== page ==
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A Florida appeals court approves 'gain time' for a man convicted of an attempted sex crime on a child

Man in prison hands of behind hold Steel cage jail bars
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The appeals court says state law bars gain time for people convicted of committing sexual battery — but not attempted sexual battery.

Rejecting longstanding legal precedent, a state appeals court said Friday that a man convicted of attempted sexual battery on a child is eligible to be considered for early release from prison.

The ruling by the full 1st District Court of Appeal turned down arguments by the Florida Department of Corrections and drew two dissents. It involved whether inmate McMillan Gould should be eligible for what is known as prison “gain time” after pleading no contest to attempted sexual battery on a child under age 12.

Judge Adam Tanenbaum, in a 22-page majority decision, said state law bars gain time for people convicted of committing sexual battery — but not, as in the Gould case, for attempted sexual battery. Inmates may receive gain time based on factors such as their behavior and taking part in work and programs.

Tanenbaum also wrote that the Tallahassee-based appeals court was backing away from what he called “a plainly incorrect legal principle regarding Florida’s general criminal attempt statute” in rulings dating to 1996 and 2001.

“Gould has a clear right to consideration for the award of incentive gain-time,” Tanenbaum wrote in an opinion joined fully by Chief Judge Lori Rowe and Judges Brad Thomas, Clay Roberts, Stephanie Ray, Timothy Osterhaus, Thomas Winokur, Harvey Jay, M. Kemmerly Thomas, Rachel Nordby and Robert Long. “There is no statutory preclusion. The department in turn is required to exercise its discretion on that question.”

But Judge Scott Makar, in a dissent joined by Judges Ross Bilbrey and Susan Kelsey, blasted the decision, which he described as “the judicial equivalent of an unprompted cannonball dive into a long-placid wading pool.”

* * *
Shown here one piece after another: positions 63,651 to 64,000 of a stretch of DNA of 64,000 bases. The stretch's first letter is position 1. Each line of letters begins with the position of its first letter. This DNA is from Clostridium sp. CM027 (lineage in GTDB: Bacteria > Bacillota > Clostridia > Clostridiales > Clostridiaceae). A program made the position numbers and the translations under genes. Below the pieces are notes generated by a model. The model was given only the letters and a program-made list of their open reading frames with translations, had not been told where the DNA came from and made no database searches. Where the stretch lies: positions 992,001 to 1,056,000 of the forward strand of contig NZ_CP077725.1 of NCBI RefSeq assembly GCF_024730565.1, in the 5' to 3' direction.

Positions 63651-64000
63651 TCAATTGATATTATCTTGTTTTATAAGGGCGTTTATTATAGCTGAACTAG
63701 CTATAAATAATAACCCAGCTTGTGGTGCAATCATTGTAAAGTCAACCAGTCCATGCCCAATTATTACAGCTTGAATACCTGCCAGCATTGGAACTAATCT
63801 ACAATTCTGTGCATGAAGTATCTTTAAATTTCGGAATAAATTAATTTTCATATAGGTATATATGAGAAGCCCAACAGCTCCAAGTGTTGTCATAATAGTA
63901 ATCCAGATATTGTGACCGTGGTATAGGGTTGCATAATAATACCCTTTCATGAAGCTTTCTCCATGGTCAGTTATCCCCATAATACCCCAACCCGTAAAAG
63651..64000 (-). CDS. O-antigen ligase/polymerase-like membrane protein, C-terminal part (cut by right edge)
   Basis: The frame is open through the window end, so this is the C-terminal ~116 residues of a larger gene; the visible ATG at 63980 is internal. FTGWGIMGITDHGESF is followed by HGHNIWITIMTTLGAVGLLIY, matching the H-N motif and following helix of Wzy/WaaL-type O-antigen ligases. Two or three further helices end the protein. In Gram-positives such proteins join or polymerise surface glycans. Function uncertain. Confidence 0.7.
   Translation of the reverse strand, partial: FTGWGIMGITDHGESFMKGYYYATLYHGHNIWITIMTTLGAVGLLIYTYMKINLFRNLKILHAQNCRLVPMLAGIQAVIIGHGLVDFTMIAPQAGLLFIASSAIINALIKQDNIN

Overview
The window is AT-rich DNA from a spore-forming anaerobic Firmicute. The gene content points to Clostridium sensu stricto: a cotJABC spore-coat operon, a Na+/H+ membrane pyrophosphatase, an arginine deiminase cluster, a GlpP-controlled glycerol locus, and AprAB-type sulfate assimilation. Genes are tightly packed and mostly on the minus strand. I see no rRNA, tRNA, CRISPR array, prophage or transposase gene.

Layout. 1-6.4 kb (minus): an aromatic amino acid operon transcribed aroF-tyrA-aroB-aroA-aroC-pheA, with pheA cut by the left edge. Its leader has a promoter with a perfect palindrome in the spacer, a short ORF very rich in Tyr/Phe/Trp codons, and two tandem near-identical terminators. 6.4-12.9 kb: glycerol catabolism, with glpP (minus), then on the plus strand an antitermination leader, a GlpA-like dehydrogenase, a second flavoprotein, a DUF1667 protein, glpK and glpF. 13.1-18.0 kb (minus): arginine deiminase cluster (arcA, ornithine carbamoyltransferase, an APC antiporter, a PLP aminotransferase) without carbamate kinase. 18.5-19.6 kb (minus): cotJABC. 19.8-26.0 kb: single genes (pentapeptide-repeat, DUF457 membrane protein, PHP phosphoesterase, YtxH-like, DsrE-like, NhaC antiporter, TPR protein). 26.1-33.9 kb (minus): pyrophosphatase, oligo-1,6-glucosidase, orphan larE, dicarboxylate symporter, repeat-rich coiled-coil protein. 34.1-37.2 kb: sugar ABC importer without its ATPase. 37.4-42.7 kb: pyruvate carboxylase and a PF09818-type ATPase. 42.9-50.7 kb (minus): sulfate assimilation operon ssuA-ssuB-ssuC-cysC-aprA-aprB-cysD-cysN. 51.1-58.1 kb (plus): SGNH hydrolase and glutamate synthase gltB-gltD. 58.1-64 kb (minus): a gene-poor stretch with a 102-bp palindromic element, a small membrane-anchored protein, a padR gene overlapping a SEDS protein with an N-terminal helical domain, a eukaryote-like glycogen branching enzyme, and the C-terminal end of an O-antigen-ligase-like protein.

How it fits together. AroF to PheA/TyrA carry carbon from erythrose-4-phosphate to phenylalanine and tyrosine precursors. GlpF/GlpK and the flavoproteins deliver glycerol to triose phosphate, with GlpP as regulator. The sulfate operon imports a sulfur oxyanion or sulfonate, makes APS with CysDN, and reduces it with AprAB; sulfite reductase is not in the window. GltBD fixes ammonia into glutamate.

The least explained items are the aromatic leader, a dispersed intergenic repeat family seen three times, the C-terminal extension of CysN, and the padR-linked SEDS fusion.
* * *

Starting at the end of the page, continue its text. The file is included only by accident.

“Upending time-honored precedent with no discernable benefit to society or the legal system is ill-advised … particularly when doing so directly thwarts the Legislature’s clear and obvious intent to deny gain-time to convicted felons such as Gould, who — because of today’s jurisprudential flip-flop — is now eligible for potentially earlier release from prison despite his attempt to commit a sexual battery on a child under 12 years old,” Makar wrote.

Bilbrey, in a dissent joined by Makar and Kelsey, pointed to the long period of time since the 1st District Court of Appeal’s 2001 ruling in a case known as Wilcox v. State, which involved a defendant who had been convicted of attempted capital sexual battery and terms of probation.

“Had the Legislature been dissatisfied with Wilcox or cases from other districts relying on it, the issue could have been rectified at any time over the past 21 years,” Bilbrey wrote.

But Tanenbaum wrote that the court in the Wilcox case had improperly found that “someone convicted of criminal attempt has violated the underlying offense statute, ‘as modified.’”

“We disavow both the general principle and its application in Wilcox because they run counter to the unambiguous text of the criminal attempt statute,” he wrote.

The ruling did not detail the underlying circumstances of the Gould case, but Department of Corrections records indicate he was sentenced in 2016 in Orange County to 25 years in prison. Gould sued the department in Leon County circuit court after it said he was not eligible for gain time.

Former Leon County Circuit Judge Karen Gievers sided with Gould, finding that the department was required to consider his eligibility for gain time, according to Friday’s ruling. That prompted the department to take the issue to the appeals court in 2019.

The case remained pending for three years before the full court decided in March to consider it. Judge Joseph Lewis agreed with the outcome of the majority opinion Friday but did not fully sign onto it.